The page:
- Do a tax projection before year end. For most taxpayers it’s a matter of adding up income and subtracting personal exemptions and either standard or itemized deductions. Adjust tax withholdings for the end of the year on your paystub, or consider paying in an estimated tax payment if needed.
- Consider Roth IRA contributions if you are within the income limitations. Roth contributions for 2014 can be made until 4/15/2015.
- Consider Roth IRA conversions. Because of the tax-free nature of Roth IRA withdrawals, consider your current tax bracket compared to your expected future tax bracket. Lower bracket now vs. higher bracket later is an opportunity for Roth conversions.
- If you’re within the 10% or 15% tax bracket, pull in capital gains on securities that have been owned for over a year at a 0% long term capital gains tax rate.
- Consider whether you should pull in losses on your investments. The IRS will allow taxpayers to deduct a maximum of $3000 in long-term capital losses against ordinary income, and unused losses can be carried forward to future years. If you are in a high tax bracket, that can be valuable tax savings.
- Maximize retirement contributions based on what you can afford up to the new limits. If you’re over age 50, be sure to take advantage of catch-up contributions.
- Take required minimum distributions (RMDs) from IRAs if over age 70 ½ or if you have an inherited IRA. Failing to take an RMD before the end of the year will result in a 50% penalty of the amount that was not withdrawn in addition to the tax due.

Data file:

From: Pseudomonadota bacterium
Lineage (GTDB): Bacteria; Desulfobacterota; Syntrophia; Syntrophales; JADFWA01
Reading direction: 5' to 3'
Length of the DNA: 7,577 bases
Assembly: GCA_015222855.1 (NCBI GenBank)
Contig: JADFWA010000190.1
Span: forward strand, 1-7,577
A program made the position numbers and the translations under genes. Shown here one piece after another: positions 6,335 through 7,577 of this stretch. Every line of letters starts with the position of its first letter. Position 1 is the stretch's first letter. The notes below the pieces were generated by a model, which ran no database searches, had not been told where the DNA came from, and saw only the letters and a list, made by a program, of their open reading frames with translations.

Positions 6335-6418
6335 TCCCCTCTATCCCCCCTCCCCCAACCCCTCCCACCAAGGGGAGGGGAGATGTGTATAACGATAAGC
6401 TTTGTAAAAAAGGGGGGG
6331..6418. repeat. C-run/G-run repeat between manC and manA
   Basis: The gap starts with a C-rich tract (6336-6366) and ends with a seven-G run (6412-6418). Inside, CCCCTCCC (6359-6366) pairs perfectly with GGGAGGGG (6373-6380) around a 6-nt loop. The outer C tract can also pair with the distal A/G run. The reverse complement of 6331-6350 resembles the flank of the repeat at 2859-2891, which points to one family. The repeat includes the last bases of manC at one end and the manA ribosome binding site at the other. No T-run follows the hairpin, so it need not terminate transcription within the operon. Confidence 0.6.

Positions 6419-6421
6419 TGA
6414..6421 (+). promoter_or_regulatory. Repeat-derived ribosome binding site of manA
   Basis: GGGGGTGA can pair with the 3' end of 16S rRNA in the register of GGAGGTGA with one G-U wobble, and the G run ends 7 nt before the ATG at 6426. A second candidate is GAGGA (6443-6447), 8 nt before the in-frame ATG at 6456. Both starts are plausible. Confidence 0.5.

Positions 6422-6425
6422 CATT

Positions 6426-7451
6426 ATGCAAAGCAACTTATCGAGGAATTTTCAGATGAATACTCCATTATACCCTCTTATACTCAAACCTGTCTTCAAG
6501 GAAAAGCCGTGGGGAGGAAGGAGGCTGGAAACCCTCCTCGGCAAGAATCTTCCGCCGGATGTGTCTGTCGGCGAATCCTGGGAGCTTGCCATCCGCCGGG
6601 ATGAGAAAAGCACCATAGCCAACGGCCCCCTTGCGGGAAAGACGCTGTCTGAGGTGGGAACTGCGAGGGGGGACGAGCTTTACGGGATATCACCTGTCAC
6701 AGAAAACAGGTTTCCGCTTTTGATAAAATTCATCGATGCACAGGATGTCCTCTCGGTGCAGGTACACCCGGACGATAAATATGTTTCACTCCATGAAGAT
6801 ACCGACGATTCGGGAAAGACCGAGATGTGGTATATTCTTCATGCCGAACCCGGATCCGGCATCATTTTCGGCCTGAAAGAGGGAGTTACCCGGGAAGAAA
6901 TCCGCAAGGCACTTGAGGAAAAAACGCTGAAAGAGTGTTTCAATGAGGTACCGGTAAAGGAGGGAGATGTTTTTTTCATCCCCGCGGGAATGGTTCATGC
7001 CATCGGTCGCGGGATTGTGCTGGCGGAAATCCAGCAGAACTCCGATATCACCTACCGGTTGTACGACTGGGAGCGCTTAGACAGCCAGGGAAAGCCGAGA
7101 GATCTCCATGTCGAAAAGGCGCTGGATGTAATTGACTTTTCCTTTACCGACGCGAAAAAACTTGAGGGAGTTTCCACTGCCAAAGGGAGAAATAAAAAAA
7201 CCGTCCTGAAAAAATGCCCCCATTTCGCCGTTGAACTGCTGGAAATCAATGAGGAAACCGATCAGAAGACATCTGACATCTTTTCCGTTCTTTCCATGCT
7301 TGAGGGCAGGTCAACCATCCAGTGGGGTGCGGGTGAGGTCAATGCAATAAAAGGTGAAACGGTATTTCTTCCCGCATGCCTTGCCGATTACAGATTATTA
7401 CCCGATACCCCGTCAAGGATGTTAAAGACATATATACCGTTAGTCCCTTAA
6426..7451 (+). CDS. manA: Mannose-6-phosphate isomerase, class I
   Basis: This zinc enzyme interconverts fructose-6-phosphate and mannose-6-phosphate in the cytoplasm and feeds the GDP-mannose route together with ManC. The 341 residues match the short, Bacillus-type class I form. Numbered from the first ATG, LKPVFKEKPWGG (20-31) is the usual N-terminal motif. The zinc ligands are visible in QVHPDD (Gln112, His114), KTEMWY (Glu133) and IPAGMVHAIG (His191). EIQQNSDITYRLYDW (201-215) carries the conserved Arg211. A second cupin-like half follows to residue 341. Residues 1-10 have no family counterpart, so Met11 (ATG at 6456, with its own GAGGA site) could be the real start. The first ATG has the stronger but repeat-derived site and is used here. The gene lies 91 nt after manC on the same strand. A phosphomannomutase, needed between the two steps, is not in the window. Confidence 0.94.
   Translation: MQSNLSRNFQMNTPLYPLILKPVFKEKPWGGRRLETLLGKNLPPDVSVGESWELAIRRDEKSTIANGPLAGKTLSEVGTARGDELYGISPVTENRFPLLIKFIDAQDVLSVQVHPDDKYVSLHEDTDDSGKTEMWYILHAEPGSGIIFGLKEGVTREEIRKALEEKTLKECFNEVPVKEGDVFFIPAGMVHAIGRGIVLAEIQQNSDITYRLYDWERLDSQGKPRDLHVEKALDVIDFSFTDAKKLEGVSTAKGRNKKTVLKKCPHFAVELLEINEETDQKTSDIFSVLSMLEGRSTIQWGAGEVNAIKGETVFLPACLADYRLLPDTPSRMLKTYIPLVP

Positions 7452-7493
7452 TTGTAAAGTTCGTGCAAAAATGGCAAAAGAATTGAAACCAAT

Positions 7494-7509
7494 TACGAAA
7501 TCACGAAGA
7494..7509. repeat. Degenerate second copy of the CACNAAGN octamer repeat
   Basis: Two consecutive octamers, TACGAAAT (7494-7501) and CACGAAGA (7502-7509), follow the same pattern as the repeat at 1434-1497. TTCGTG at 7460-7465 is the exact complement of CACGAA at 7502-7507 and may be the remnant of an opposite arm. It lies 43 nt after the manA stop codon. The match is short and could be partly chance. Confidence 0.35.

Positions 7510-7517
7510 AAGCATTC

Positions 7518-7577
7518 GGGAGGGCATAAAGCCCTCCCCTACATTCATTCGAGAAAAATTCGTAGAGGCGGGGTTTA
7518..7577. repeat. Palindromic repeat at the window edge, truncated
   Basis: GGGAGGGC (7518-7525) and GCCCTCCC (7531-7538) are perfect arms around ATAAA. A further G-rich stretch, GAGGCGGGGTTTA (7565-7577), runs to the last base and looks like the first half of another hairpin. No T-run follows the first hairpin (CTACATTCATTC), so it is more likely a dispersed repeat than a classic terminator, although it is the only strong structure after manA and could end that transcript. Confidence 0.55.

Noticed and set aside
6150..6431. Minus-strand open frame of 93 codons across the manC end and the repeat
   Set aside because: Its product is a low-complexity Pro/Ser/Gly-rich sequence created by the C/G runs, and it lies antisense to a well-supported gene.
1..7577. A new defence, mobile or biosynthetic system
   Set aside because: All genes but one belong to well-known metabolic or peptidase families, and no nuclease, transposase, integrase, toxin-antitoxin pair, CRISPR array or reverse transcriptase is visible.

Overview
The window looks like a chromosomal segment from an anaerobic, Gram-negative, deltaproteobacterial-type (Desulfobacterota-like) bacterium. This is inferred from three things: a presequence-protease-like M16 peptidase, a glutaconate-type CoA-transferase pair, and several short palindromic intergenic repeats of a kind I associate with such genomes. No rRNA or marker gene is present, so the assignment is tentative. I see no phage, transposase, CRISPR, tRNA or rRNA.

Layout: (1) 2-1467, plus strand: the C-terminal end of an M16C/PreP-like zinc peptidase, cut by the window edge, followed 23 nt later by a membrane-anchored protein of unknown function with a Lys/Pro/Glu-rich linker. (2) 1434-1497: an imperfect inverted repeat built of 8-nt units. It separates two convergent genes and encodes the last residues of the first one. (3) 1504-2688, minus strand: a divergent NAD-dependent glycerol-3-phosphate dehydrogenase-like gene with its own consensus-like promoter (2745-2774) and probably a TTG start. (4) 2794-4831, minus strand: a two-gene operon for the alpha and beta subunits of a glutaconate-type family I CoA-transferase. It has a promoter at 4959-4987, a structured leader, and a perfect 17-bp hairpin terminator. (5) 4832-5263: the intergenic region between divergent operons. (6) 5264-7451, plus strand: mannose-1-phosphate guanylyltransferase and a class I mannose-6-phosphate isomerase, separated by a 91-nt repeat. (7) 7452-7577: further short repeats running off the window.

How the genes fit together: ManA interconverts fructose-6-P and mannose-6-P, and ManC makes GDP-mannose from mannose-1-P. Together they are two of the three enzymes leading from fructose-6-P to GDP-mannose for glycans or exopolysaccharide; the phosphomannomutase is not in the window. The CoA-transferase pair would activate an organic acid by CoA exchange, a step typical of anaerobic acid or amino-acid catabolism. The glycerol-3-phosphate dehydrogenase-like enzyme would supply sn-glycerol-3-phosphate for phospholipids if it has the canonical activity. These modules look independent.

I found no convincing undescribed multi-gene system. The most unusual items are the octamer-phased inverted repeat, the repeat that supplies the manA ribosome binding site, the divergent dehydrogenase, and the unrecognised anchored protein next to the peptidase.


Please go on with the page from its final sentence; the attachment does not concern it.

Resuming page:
- Make your property tax and estimated state income tax payments by December 31 if you want the write them off in 2014 for federal tax purposes. You might want to wait until January to make property tax and state estimated tax payments if you think you will be in a higher tax bracket in 2015.
- For 2014 you can gift up to $14,000 to any individual that you would like without incurring gift tax. If you are married, your spouse can gift an additional $14,000 to the same individual.
- Consider donating appreciated stock rather than writing a check to charity. You get the full value of the stock as your charitable contribution deduction.
- Watch out for the social security tax bubble – Up to 85% of your benefits could be subject to income taxation depending on other sources of income.
- Install a renewable-energy source in your home like solar panels or solar water heaters. Your tax credit can be worth up to 30% of your expense. This is available through 2016. There is an analysis that should be run on how quickly the net cost would be recovered. If you don’t plan on being in your home very long it may not be worth installing, even with the tax credit.
Contact us today if you have any questions about these year end tax tips.
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